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“Don’t Let the Pigeon Drive the Bus!” is a children’s title recognized by readers around the world. In this award-winning picture book, a bus driver takes a break and asks the reader not to let the pigeon drive his bus. While the driver provides the reader with a list of reasons the pigeon shouldn’t be allowed to drive, the pigeon tells the reader about all his qualifications. This contrast leads the reader to make decisions based on moral responsibilities while also exploring the art of persuasion presented by the pigeon.

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Meghan Markle’s picture book brings readers into the special relationship between father and son, seen through a mother’s eyes. The story is special because it gives a realistic take on the evolving relationship children can have with their parents in the modern age.

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John Lennon cited Braun’s 1964 biography as the most honest account of the band’s hey-day, even better than Hunter Davies’ much more popular, and also very good, biographical “Beatles Book.” Braun takes readers through a nothing-is-off-limits ride, showcasing each musician’s famous wit, even when it gets them in trouble at times.

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On the outset, this memoir sounds entirely serious: a young man, born to a European father and Xhosa mother during the rule of apartheid in South Africa (meaning his very existence is a crime), explores growing up in an era marked by violence. After all, the book opens with the Immorality Act of 1927, which states that “illicit carnal intercourse between Europeans and natives” is punishable by imprisonment for up to five years!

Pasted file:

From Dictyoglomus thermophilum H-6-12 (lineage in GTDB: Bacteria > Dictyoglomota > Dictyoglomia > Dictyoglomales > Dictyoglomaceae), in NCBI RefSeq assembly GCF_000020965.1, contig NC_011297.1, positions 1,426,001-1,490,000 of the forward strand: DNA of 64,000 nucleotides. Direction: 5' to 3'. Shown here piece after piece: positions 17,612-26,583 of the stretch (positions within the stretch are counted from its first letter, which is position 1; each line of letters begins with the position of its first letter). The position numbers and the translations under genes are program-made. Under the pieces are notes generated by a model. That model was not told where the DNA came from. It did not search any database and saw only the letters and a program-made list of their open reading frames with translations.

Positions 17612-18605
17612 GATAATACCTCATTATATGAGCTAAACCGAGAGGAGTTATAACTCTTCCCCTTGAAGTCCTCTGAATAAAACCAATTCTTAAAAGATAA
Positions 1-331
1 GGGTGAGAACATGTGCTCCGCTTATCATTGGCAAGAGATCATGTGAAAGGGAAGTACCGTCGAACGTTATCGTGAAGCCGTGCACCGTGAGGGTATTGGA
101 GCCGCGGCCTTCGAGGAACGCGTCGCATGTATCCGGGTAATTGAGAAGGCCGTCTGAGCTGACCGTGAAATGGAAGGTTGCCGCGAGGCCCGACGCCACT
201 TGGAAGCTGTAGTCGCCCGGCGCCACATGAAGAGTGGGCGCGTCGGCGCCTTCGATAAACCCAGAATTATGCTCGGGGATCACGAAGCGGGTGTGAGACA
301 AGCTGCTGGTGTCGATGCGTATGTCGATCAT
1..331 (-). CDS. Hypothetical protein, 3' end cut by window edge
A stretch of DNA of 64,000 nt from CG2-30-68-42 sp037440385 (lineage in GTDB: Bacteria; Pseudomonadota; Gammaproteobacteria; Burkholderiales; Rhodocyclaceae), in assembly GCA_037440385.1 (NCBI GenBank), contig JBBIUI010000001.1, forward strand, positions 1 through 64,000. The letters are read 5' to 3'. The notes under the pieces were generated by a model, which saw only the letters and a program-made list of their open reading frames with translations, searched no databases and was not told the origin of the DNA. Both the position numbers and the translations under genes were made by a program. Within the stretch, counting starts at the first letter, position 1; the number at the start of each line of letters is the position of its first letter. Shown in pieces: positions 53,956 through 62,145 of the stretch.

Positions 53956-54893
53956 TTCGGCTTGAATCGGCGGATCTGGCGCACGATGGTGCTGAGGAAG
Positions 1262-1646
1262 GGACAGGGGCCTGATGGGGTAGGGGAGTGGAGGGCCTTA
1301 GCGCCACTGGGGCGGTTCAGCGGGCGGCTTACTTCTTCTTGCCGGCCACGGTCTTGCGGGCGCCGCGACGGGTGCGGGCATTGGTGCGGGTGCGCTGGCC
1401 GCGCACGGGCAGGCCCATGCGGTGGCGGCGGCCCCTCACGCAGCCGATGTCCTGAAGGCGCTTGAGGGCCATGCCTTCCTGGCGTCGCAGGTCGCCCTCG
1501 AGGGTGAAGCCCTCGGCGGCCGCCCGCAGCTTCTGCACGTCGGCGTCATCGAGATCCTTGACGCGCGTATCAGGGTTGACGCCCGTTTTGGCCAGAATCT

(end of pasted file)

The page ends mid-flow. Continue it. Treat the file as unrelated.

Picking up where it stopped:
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This is yet another memoir that doesn’t take itself too seriously, seizing opportunities for humor outside of the main text, including a testimonial from the author’s mother that reads, “Maybe you shouldn’t tell me things like that.”

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A dog finds his meaning through living with humans, allowing a perfectly symbiotic relationship to form. Through this beautiful story, readers learn that every being on our planet has a distinct purpose.

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This 2015 novel places the reader at the center of a large black family in Detroit, moving us from the father’s early years in the city in the 1940s to the Turner family’s financial struggles in 2008. The 13 Turner children span a generation and the book is an immersive examination of the complexities of sibling relationships, the housing crisis’ impact on inner-city families like the Turners, and how a house becomes the story of its inhabitants.

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Named one of the best books of 2019 by The New York Times, this sprawling debut novel is “an intimate, brainy, gleaming epic, set mostly in what is now Zambia, the landlocked country in southern Africa,” wrote an NYT reviewer; the book follows the fortunes of three families across four generations, from colonialism through the AIDS crisis. “The reader who picks up ‘The Old Drift’ is likely to be more than simply impressed,” the review continued. “This is a dazzling book, as ambitious as any first novel published this decade. It made the skin on the back of my neck prickle.”

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